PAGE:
Saturday, April 7, 2012

Blog Problem

I had a problem with my blog. A post I had published disappeared, and an old post was emailed to subscribers. Apologies to subscribers about receiving the old post; hopefully it did not hurt to be reminded that paying down high-interest debt is a good investment.

Although more than half of the post I had written had disappeared from the draft version, a kind member of the Google Blogger forum informed me that the blog post was "cached", and provided a link to the cached version, so I was able to retrieve the full post, and did not have to rewrite it. It has since been posted (Vanguard LifeStrategy Funds).

Wednesday, April 4, 2012

Wedding Costs: 1974 vs. Today

In 1974 when I got married, my in-laws offered to spend $2,000 on the wedding or give us the cash. That seemed generous to me. Being the poor, frugal hippie-types, we took the cash (but due to the generosity and love of family and friends still had a wonderful wedding). My older daughters are at the age at which a wedding could be on the horizon. This got me to wondering how much a $2,000 wedding in 1974 would cost in 2012. Considering only general inflation, this is easy to calculate.

Tuesday, April 3, 2012


I spend a lot of time participating in the Bogleheads investment forum, and recently also contributing to the Bogleheads Wiki (a collection of articles on investing and other personal finance topics). So, what are Bogleheads? Here is a description straight from this page on the Bogleheads website:
Bogleheads, a term intended to honor Vanguard founder and investor advocate John Bogle, are investing enthusiasts who participate in the Bogleheads Forum. The forum's regular posters discuss financial news and theory, while also helping less experienced investors develop their portfolios. There are nearly 26,000 registered Bogleheads Forum users who normally make between 500 and 1,000 posts each day.

Sunday, April 1, 2012

INOVA Drops Rates on 6-Year CDs

Update: INOVA has slashed its rates, so their 5-year and 6-year CDs no longer are competitive with the PenFed CU 5-year and 7-year CDs.

My shortest blog post ever ... INOVA credit union recently dropped the rates on their 6-year CDs. They now match the rates on their 5-year CDs, so now I would go for the 5-year CDs unless you think rates are going to stay this low for more than five years. Here are the current rates (APY):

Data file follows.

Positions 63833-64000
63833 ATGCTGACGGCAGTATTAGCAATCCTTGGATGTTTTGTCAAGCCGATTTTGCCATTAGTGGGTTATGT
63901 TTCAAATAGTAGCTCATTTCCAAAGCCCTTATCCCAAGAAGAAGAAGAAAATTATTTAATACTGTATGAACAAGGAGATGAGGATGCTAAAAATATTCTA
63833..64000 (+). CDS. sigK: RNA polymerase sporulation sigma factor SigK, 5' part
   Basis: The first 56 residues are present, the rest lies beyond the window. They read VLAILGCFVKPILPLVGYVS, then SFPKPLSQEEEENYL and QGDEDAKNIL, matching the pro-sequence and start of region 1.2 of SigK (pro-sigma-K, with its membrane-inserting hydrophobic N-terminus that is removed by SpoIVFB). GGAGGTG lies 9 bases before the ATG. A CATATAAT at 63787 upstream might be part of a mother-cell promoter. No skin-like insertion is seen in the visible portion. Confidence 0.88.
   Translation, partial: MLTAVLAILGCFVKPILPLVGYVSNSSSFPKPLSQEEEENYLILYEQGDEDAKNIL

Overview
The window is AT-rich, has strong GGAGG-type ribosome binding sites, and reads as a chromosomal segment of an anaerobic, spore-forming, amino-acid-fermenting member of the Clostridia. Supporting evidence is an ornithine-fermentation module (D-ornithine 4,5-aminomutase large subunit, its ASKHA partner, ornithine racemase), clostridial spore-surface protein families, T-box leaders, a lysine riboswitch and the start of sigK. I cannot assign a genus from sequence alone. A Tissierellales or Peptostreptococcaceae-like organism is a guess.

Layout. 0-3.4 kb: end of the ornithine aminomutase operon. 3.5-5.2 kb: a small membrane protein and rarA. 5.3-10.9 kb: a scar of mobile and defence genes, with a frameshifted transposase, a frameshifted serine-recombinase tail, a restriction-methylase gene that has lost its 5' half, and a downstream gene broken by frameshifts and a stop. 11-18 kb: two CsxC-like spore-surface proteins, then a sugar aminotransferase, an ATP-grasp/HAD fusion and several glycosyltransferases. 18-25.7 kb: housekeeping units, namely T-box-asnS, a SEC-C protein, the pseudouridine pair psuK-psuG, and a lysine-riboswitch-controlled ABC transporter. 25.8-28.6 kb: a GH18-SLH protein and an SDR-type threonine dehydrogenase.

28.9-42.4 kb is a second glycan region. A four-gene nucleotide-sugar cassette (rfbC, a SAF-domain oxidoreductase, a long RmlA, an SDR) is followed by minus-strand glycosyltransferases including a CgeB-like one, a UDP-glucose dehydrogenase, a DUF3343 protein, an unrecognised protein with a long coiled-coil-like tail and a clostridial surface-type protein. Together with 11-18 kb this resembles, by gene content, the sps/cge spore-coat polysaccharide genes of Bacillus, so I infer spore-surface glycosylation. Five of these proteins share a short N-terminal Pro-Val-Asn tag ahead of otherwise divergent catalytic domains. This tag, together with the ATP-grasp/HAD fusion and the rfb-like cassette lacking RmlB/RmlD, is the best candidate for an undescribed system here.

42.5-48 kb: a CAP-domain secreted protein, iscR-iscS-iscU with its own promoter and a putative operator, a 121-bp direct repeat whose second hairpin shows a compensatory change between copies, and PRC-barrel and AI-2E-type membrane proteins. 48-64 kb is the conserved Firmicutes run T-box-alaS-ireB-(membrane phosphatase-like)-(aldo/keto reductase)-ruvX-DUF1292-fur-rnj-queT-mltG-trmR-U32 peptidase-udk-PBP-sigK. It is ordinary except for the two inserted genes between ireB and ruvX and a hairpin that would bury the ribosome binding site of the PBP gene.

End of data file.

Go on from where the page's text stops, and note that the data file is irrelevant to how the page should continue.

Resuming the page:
• Taxable 5/6-Year CDs: 2.10%
  • Taxable 5/6-Year step up CDs: 2.00%
  • IRA 5/6-Year CDs: 2.20%
  • IRA 5/6-Year step up CDs: 2.10%
The rates are still competitive with the PenFed CU 5-year CD at 2.00% APY, and the Ally Bank 5-year CD at 1.74% APY. The PenFed CU 7-year CD is a better deal if you hold for at least about four years. The break even point with the Ally 5-year CD (if doing an early withdrawal) is about two years. The step-up option still is a nice sweetener. See my recent posts for more details on the INOVA CDs.

Sunday, March 25, 2012

Reward Checking Accounts

I've mentioned Reward Checking Accounts in previous posts, but I think the subject deserves a post of its own. I think a reward checking account could be the best place to stash your short-term savings, up to $10,000 to $20,000--if you are OK with the monthly requirements to get the high interest rate. If you don't meet the requirements in a particular month, you will get a much lower interest rate for that month. Read on for details.

Thursday, March 22, 2012

INOVA 6-Year CD: An Update

Update: INOVA has slashed its rates, so their 5-year and 6-year CDs no longer are competitive with the PenFed CU 5-year and 7-year CDs.

I discussed the INOVA Federal Credit Union 6-Year CD in my last post. In this post I share the conclusion of the process of transferring money from my existing IRAs into my new INOVA IRA, provide some contact information, and answer a few more questions about INOVA.

Sunday, March 18, 2012


Update: INOVA has slashed its rates, so their 5-year and 6-year CDs no longer are competitive with the PenFed CU 5-year and 7-year CDs. There is no longer a reason to read this post other than for some general background on why to consider CDs; e.g., the Why I Am Doing This section.

I’ve run across another CD I like: the INOVA Credit Union 6-Year CD. It pays about 2.50% APY, and the early withdrawal penalty (EWP) is only six months of interest. I am transferring funds currently held in IRA money market accounts (paying almost no interest) at Vanguard and Fidelity into IRA CDs at INOVA CU. Following are more details on the features of the CD, comparison to other CDs I like, an explanation of why I am doing this, and a description of my experiences in opening the account and transferring the money into the CDs at INOVA. This is a long post, but hopefully you’ll appreciate the details.

Wednesday, February 15, 2012

I Bond and CD Update: February 2012

There have been some significant changes to I Bonds since my original I Bond post in May 2011 and my I Bond update in June 2011, and CD rates have continued to fall since my previous CD posts. Following is a summary of the I Bond changes, and my latest recommendations for how you might use I Bonds and CDs in your investment portfolio. If not mentioned here, the information in my previous I Bond and CD articles still applies, so refer to those for more details.